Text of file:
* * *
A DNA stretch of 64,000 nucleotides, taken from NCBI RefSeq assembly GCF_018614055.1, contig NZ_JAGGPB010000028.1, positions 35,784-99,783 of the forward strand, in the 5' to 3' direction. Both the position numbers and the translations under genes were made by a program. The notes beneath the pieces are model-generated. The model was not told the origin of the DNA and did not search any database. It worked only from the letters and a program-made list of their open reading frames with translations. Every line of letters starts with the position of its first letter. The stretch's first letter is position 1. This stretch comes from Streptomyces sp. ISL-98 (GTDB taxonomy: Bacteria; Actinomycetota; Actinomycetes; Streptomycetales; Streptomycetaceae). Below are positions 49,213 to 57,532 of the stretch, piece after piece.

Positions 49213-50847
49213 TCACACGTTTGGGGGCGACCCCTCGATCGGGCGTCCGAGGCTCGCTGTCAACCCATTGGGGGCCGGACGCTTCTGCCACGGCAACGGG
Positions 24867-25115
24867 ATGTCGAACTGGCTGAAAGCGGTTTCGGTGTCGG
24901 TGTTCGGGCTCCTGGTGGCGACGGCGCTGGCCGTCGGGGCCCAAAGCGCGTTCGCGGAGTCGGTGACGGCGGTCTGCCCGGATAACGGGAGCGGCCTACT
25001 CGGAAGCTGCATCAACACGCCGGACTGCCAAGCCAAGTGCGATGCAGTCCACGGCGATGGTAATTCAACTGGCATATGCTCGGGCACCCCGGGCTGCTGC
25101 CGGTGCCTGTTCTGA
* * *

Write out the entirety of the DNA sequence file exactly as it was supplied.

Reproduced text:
A DNA stretch of 64,000 nucleotides, taken from NCBI RefSeq assembly GCF_018614055.1, contig NZ_JAGGPB010000028.1, positions 35,784-99,783 of the forward strand, in the 5' to 3' direction. Both the position numbers and the translations under genes were made by a program. The notes beneath the pieces are model-generated. The model was not told the origin of the DNA and did not search any database. It worked only from the letters and a program-made list of their open reading frames with translations. Every line of letters starts with the position of its first letter. The stretch's first letter is position 1. This stretch comes from Streptomyces sp. ISL-98 (GTDB taxonomy: Bacteria; Actinomycetota; Actinomycetes; Streptomycetales; Streptomycetaceae). Below are positions 49,213 to 57,532 of the stretch, piece after piece.

Positions 49213-50847
49213 TCACACGTTTGGGGGCGACCCCTCGATCGGGCGTCCGAGGCTCGCTGTCAACCCATTGGGGGCCGGACGCTTCTGCCACGGCAACGGG
Positions 24867-25115
24867 ATGTCGAACTGGCTGAAAGCGGTTTCGGTGTCGG
24901 TGTTCGGGCTCCTGGTGGCGACGGCGCTGGCCGTCGGGGCCCAAAGCGCGTTCGCGGAGTCGGTGACGGCGGTCTGCCCGGATAACGGGAGCGGCCTACT
25001 CGGAAGCTGCATCAACACGCCGGACTGCCAAGCCAAGTGCGATGCAGTCCACGGCGATGGTAATTCAACTGGCATATGCTCGGGCACCCCGGGCTGCTGC
25101 CGGTGCCTGTTCTGA